Cybersecurity is largely a technical field with battles every day being waged on a field of networks and algorithms. But humans are the real heroes here at IronNet. We wanted to shine the spotlight on one group in particular: the expert analysts and hunters in our Cyber Operations Center (CyOC). These are the men and women who work on the front lines investigating cyber anomalies, advising IronNet customers every day, and driving many of the innovations behind IronNet’s technologies.
Meet Anthony Grenga, Director of IronNet’s Cyber Operations Center:
When did you realize you wanted to work in cybersecurity? What motivated you?
When I was in high school and basically glued to a computer playing video games, my guidance counselor informed me that adults can be paid to play on computers. So I majored in computer science and was quickly exposed to the security aspect. I loved the struggle between attacker and defender.
What’s your biggest challenge?
As a defender, I would say proving value. Especially in the realm of cybersecurity, it is very difficult to justify increased budget, better tooling, and bringing on more people when the worst has yet to happen. During my time on the offensive side, it was very binary: either you accomplished your mission or you didn’t. On the defense side, by contrast, every day is another test, and trying to quantify the value of a positive detection or lack of detection to decision makers is challenging at times. Unfortunately, sometimes it takes a successful cyber attack before the value of a defender is realized, and at that point it's too late. We are trying to fill that value gap so no one has to learn the lesson and value of defense investments the hard way.
What’s your background and education?
I have a Bachelor of Science from the University of Mount Union in computer science, and I attended the Air Force Institute of Technology on a civilian scholarship, earning my Masters in Cyber Operations. I spent a few years as a research assistant at the Air Force Institute of Technology before I joined the National Security Agency (NSA). I spent four years at the NSA in the offensive cyber security field before joining IronNet in 2017.
Which skills help you most in your current role?
In this field, I would have to say communications and adaptability. Communication has been key when interacting with a diverse group of technical analysts with unique backgrounds, personalities, and skills. Especially in network traffic analysis where it is not as black and white as triaging endpoint alerting. A network anomaly that is interesting to one person may be irrelevant to another at first glance. This is why it is important to accurately convey why you came to that conclusion and, if need be, defend your interpretation in a persuasive, constructive way — while also being willing to hear other interpretations. In cybersecurity and in technology, in general, if you don’t adapt as innovation arrives you quickly become irrelevant.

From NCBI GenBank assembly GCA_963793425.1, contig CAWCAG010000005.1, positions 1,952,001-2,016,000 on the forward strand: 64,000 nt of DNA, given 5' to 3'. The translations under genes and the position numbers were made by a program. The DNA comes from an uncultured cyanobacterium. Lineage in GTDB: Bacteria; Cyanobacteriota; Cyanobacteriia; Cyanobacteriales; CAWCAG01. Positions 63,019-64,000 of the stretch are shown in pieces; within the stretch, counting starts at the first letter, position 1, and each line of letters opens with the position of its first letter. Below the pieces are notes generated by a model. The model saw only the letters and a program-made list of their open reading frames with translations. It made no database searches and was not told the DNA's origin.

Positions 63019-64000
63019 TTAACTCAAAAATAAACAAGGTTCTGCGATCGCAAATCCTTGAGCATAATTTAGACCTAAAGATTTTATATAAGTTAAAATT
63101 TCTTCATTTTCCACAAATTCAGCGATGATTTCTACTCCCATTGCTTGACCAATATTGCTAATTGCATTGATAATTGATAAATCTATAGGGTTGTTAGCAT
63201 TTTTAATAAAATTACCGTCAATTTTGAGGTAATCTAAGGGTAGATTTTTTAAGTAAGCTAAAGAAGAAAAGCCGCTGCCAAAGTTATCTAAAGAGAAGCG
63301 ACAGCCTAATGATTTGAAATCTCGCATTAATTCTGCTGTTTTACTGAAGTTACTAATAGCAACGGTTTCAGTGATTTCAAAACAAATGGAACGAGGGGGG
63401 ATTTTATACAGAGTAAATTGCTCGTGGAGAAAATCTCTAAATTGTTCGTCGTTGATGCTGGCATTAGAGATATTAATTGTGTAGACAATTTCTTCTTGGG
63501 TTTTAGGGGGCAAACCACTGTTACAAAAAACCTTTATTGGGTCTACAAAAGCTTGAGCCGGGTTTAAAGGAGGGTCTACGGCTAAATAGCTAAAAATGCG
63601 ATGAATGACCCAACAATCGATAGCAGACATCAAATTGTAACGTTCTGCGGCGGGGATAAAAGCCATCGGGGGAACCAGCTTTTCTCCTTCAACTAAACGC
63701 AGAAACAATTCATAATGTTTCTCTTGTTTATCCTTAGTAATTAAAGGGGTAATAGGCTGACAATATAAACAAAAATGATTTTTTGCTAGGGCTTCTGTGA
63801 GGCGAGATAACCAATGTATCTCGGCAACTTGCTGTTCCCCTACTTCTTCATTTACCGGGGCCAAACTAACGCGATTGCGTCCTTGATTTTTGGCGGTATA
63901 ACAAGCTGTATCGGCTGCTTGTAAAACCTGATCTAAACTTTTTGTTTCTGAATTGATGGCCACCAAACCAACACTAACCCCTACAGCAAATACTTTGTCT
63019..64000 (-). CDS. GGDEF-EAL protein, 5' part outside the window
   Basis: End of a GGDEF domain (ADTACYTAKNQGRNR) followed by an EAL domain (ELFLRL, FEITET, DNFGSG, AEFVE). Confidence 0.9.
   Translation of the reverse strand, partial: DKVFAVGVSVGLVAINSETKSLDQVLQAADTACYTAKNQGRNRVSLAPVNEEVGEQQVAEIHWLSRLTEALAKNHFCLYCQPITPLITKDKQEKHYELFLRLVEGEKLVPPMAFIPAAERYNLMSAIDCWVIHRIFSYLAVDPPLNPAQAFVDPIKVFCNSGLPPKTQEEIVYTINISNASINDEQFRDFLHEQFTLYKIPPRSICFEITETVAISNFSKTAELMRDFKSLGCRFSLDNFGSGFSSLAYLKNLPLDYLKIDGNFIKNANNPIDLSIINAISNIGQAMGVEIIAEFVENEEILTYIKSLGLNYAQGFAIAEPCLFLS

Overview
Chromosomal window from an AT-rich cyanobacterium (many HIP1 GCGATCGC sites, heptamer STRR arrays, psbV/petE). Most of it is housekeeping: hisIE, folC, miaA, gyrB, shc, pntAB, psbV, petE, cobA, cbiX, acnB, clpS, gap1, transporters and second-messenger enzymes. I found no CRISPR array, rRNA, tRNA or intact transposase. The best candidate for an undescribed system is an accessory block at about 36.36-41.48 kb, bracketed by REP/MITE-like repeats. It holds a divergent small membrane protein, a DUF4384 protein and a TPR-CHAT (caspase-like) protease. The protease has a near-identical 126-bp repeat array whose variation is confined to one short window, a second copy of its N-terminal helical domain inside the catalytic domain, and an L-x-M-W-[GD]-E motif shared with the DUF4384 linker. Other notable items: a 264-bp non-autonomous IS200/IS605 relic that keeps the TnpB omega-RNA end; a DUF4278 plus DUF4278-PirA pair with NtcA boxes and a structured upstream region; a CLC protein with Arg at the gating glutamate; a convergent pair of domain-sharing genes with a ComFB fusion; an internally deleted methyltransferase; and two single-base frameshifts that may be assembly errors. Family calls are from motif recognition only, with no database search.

What is the composition of the CyOC team?
I would say we are more of a CyOC family. Our family has a pretty diverse background. We have combined experience as prior military, prior government, and prior contractors. We also have cyber experts straight out of college at the cutting edge. Beyond work experiences, we have team members who are at different stages of life, different personal backgrounds, and lots of different beliefs. All of that locked up in a single room trying to solve the same problem, and, yes, we have our disagreements just like any family, but more often than not it is those differences that are used to help each other out when giving advice, providing support, or maybe just listening.
What’s your job like? Is there a typical day or is each day different? Can you give us a basic idea of what you do and the kind of projects you work on?
I wouldn’t say there’s a typical day because the world of cyber is always evolving. But, I have a responsibility for some main
things that can look different every minute of the day. As an advanced user and service provider for our network behavior analysis product, I work with detection and prioritization to improve the product and act as a technical liaison with our customer success team. At the end of the day, I am helping to coordinate the protection of our company and our brand. One project that I started that I really enjoy is a weekly read-out of cybersecurity news. I call it MCCN, Morning Coffee and Commute News. My colleagues and I provide commentary on the news, and we have a lot of fun with it too. We have about 100 people from the company who tune in every week.
What do you enjoy doing in your spare time?
I like to snowboard, wakeboard, read, and spend time with my family. I love to play video games and am especially interested in the future of cloud-based video games.